3. Make colorful smoothies. When it comes to getting kids to eat vegetables, remember that fruit and the blender can be your best friends. One of the best ways to minimize the taste of veggies and “hide” their flavor is by blending them with some yummy fruit. Mix some berries and a banana with some spinach or kale, add a protein such as yogurt, and blend with orange or another type of juice and voila! A medley of sweet flavors that will completely hide the vegetables that are in the smoothie.
  1. Get creative. You’ll be amazed by how much more attractive vegetables can be when they are arranged in a colorful and creative manner. Get some small cookie cutters and cut carrot or zucchini rounds into shapes and serve with a dip. Cut cherry tomatoes in half and make a smile out of them with other vegetables serving as eyes and a nose. The best part: When it comes to eating fruits and vegetables, getting a variety of colors is great for your body, and something doctors highly recommend. And, it's great for boosting your immune system, too.
  2. Use peer influence. Never underestimate the power of being around others who are gobbling up a delicious veggie dish. If your child sees mom, dad, and his siblings -- and especially his friends -- eating a certain food, you can bet that it will suddenly seem much more attractive to him.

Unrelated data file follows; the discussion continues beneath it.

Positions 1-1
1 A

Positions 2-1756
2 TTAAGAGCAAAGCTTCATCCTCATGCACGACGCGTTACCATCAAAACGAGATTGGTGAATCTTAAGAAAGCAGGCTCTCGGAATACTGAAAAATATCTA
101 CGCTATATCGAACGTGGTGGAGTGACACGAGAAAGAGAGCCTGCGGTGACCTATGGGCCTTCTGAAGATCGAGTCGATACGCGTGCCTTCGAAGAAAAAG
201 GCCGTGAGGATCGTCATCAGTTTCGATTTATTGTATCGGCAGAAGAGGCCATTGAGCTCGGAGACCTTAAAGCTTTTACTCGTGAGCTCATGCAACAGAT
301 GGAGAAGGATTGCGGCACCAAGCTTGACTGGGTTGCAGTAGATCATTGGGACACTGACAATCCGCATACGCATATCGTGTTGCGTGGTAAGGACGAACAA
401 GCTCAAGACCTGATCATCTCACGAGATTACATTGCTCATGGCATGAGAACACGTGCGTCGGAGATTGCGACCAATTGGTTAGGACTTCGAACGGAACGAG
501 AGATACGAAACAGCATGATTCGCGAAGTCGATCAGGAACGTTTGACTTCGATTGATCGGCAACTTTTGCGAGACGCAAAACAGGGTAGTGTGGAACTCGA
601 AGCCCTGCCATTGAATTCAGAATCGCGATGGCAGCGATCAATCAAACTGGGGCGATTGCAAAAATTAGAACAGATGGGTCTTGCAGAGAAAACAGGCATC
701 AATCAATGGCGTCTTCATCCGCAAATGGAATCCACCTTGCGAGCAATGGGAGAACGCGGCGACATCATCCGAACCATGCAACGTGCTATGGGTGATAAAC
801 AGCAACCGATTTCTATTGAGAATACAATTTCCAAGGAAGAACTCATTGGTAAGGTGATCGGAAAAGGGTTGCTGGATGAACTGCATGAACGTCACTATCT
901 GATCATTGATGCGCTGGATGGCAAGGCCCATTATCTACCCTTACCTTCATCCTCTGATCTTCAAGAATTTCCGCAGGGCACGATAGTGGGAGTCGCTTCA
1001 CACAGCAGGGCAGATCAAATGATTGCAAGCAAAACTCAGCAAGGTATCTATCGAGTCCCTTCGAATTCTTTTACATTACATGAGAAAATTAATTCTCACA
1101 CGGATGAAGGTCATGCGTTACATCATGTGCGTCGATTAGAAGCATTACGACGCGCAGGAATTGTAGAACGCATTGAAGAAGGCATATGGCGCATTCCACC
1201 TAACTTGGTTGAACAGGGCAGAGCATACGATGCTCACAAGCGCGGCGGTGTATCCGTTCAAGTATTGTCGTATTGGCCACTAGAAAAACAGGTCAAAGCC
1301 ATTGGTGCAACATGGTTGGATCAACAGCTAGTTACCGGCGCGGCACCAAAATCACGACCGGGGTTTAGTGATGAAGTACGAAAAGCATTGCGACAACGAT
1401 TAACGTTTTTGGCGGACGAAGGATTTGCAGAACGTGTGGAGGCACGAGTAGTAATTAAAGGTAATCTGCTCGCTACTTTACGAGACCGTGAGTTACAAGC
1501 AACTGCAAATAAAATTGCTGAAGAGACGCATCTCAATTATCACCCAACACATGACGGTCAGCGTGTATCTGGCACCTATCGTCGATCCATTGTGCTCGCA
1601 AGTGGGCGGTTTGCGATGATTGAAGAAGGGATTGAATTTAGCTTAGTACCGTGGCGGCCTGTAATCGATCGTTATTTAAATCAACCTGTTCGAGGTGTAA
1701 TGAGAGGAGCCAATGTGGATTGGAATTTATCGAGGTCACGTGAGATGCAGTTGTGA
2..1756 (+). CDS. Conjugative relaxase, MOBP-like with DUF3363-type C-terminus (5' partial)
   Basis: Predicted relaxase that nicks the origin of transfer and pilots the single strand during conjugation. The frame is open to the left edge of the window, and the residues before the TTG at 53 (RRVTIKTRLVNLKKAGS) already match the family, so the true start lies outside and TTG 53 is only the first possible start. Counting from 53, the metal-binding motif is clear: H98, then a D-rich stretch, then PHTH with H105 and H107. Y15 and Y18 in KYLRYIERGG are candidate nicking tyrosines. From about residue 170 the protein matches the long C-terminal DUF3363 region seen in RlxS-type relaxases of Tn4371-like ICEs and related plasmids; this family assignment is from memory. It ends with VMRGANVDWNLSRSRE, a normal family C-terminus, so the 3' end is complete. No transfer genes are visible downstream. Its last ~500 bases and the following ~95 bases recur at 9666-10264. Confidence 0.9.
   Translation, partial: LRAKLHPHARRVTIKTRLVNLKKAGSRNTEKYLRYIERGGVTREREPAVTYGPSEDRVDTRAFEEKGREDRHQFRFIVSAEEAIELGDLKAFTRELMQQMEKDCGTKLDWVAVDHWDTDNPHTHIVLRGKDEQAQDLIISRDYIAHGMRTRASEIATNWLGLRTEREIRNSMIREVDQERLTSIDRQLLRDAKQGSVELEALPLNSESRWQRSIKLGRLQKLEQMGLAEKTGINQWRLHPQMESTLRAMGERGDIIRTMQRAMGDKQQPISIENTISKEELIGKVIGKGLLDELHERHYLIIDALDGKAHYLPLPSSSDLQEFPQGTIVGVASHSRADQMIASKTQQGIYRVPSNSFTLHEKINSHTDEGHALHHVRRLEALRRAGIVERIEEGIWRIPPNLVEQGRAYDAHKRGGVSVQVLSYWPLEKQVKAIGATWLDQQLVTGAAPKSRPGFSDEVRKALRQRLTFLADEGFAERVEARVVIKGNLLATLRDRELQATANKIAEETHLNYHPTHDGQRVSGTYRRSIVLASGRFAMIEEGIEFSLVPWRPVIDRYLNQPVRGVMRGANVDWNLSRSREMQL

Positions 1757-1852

1. "Sneak" in the vegetables. When it comes to feeding kids vegetables, there’s nothing like a little covert operation. By that, I don’t mean lying to your children and telling them that there are no veggies in a dish when you have, say, grated them into the sauce. But you can use clever recipes to minimize the appearance of said veggies so that they are as obvious. If your child asks, by all means, tell the truth (after all, you don’t want to undermine her trust by lying about what’s in the food you are serving her). 
  2. Keep your frustration in check. It can be terribly discouraging to have your child reject the delicious servings of broccoli, beans, or carrots you prepared so lovingly in the hopes that this time, he might just try a few bites. But try to remember not to take his rejection of a dish you made as something other than a step in the process of his developing his tastes as he gets older. When you take the long view and realize that his dislike for some particular vegetables may change down the line, it can make it easier to see that this is a temporary situation.
  3. Don’t push--and refrain from bribing. I have a friend who is a grown married woman and a mom who to this day, dislikes rice. Why? When she was a child, she was bribed and pressured into eating it. Whatever small dislike she had for that food then developed into a deep abhorrence, which has stayed with her. If you try techniques that are overly aggressive, it can backfire and lead to a long-term dislike for those foods.

This content is provided in partnership with National 4-H Council. 4-H healthy living programs help youth learn how to lead lives that balance physical, mental, and emotional health. Learn more by visiting ​their website.